As accusations of election misconduct fly in Pennsylvania, House Speaker Bryan Cutler is demanding that a full audit of the state’s elections process be conducted before the state certifies the results.
Democrat Joe Biden narrowly edged President Donald Trump in Pennsylvania — 3,357,404 votes to 3,314,862 — but the Trump campaign is raising serious allegations about how the votes were counted.
Rudy Giuliani, Trump’s lawyer, on Sunday said that the number of challenged ballots is so high that it could flip the results.
Cutler also expressed concerns about the vote, citing actions by the Pennsylvania Supreme Court and Democratic Secretary of State Kathy Boockvar.
“The uncertainty surrounding these interventions has cast an unnecessary cloud on the election process,” he wrote in a letter Friday to Democratic Gov. Tom Wolf. “That invites our people to question the results, regardless of which candidate or party may prevail.”
The speaker said an audit is needed because there have been too many problems with the election.
“We must take every possible step to ensure that all Pennsylvanians and all Americans know that our Commonwealth has conducted the General Election with integrity,” he said.
Cutler, a Republican, told Wolf that “I, along with many members of the House of Representatives and Senate, have raised serious concerns relating to the administration of the election, specifically because this was the first full year Pennsylvanians would be able to use no-excuse absentee mail-in ballots.”
“Unfortunately, some of the concerns that were previously raised have manifested into issues which cannot be overlooked,” he wrote.
“First, the Pennsylvania Supreme Court unconstitutionally extended the deadline to receive late ballots and openly ignored the findings of fact and law that were issued by the Commonwealth Court,” the speaker wrote. “That issue is now being litigated at the United States Supreme Court.”
Supreme Court Justice Samuel Alito last week ordered state officials to keep separate ballots received at Pennsylvania elections offices after the polls closed.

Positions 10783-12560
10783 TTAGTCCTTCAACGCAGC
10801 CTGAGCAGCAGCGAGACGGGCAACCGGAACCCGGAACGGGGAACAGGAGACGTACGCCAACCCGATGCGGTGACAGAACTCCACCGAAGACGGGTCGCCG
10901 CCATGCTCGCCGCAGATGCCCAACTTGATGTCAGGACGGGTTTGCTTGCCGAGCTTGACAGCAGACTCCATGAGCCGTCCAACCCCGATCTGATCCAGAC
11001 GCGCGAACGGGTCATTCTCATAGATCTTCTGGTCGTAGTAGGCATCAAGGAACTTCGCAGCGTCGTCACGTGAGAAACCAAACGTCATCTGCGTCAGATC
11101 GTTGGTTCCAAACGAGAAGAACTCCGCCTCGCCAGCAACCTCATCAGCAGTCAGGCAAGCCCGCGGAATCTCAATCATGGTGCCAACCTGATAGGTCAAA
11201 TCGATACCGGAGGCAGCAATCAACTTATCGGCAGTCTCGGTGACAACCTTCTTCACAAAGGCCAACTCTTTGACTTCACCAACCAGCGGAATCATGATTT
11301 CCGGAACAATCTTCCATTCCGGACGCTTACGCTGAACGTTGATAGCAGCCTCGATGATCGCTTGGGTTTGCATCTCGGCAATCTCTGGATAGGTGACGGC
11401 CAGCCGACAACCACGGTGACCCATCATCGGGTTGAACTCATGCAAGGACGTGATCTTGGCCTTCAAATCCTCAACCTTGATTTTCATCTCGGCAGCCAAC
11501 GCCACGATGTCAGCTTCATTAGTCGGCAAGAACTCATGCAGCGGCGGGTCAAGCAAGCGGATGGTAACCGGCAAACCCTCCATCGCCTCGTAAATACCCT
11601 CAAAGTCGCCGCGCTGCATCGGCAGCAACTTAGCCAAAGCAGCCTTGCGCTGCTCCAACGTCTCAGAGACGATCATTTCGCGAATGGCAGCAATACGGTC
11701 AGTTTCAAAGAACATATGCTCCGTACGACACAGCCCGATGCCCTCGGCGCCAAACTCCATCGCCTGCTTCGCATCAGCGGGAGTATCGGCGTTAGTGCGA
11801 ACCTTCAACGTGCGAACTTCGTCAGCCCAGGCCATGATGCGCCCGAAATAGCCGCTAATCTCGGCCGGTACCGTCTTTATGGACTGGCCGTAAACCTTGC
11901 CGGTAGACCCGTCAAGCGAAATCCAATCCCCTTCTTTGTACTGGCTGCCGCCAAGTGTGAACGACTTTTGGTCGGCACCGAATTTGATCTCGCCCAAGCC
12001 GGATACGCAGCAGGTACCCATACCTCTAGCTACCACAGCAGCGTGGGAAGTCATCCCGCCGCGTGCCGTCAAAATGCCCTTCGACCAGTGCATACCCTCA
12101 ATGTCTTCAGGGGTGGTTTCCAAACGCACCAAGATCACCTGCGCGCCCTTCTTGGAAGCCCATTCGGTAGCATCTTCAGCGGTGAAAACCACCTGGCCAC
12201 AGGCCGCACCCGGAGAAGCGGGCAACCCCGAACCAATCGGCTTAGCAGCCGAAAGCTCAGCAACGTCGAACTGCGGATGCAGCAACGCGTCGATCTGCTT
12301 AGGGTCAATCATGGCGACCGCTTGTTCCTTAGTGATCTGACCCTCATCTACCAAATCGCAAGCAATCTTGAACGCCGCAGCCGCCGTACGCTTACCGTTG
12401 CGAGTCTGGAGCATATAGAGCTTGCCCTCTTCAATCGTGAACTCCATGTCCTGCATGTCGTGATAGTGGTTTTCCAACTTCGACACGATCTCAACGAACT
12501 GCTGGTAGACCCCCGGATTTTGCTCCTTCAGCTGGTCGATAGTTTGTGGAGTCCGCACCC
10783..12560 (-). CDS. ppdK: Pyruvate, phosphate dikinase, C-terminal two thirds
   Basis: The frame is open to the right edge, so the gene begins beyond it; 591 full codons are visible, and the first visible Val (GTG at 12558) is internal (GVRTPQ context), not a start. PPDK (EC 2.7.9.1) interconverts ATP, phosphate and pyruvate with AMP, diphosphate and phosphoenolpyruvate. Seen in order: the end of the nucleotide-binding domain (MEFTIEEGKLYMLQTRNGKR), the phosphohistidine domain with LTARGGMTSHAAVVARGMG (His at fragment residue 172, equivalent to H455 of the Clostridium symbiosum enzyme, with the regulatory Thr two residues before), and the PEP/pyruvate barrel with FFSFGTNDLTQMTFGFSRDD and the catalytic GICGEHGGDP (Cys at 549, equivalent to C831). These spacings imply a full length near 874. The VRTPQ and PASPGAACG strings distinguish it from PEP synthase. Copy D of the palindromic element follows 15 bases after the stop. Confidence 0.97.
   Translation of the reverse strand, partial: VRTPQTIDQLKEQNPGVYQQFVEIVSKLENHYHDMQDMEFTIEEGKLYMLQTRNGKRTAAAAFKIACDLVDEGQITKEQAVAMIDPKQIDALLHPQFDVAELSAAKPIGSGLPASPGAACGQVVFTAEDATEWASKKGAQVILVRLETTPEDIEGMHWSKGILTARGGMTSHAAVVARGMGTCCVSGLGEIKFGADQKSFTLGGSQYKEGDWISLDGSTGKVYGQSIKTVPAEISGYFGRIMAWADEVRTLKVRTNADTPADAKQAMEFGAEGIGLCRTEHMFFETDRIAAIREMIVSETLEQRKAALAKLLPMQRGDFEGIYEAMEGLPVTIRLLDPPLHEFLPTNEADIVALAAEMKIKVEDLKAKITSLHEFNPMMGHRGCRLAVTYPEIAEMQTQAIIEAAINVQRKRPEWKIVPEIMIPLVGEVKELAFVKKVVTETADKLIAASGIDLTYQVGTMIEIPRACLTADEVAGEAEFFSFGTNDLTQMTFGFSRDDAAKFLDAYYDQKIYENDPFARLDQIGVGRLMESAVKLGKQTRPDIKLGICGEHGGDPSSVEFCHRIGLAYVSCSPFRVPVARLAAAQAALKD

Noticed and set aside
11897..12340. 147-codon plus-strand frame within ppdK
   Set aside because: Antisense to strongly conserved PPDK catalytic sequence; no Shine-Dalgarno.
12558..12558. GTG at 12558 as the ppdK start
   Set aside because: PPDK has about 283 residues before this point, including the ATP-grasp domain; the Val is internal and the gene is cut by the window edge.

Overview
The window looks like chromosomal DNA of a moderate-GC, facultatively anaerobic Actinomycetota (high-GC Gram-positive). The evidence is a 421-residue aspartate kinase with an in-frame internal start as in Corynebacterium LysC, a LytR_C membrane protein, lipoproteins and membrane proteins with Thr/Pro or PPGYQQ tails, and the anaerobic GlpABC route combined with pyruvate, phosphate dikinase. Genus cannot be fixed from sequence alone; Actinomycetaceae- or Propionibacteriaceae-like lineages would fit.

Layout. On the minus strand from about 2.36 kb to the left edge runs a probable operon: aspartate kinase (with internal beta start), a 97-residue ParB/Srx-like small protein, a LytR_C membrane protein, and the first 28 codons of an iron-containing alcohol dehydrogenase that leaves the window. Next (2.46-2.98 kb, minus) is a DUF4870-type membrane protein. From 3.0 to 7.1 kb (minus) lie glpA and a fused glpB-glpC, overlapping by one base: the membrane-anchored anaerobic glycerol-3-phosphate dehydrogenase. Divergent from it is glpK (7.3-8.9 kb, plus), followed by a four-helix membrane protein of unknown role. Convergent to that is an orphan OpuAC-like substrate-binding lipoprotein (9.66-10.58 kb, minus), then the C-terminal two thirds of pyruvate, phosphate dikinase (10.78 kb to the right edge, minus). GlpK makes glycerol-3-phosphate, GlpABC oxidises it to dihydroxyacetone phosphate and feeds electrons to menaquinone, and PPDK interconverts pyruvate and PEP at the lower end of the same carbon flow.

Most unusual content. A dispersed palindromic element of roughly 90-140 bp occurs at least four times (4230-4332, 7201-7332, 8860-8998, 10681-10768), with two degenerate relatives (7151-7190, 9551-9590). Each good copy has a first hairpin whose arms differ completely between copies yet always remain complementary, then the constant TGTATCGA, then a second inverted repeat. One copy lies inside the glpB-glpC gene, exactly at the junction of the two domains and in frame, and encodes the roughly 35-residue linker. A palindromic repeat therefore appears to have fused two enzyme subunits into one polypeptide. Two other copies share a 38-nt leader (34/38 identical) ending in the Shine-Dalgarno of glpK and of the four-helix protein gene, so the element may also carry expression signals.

Cutler also denounced actions by Boockvar that led to a court ruling saying that signature verification alone could not be used to reject mail-in ballots.
“This, of course, is a significant departure from Pennsylvania law and practice, and it eliminated one of the most important security and anti-fraud features used with absentee and mail-in ballots It also treats voters who vote on Election Day in person different from those that used the absentee ballot or mail-in program,” he wrote.
Cutler noted that Election Day and its aftermath have shown that not all poll watchers were treated equally. The Trump campaign has complained that its observers were denied the ability to observe the ballot count.
The speaker also said that “an unprecedented 105,000 provisional ballots have been issued. Under our statutes, provisional ballots may only be issued if there is an issue with a voter (e.g. a voter’s name does not appear in the poll or supplemental poll book, a voter was issued but did not successfully vote an absentee or mail-in ballot). Clearly, the significant number provisional ballots are indicative of voter issues across the Commonwealth.”
Cutler said there was no reason for Pennsylvania to now be the center of attention for how it handled the election.
“Governor, all these issues could have been avoided had your Secretary of State and the Pennsylvania Supreme Court simply followed the law as written,” he wrote.
“The uncertainty surrounding these interventions has cast an unnecessary cloud on a process — the election — that invites our people to question the results, regardless of which candidate or party may prevail,” the speaker said.
This article appeared originally on The Western Journal.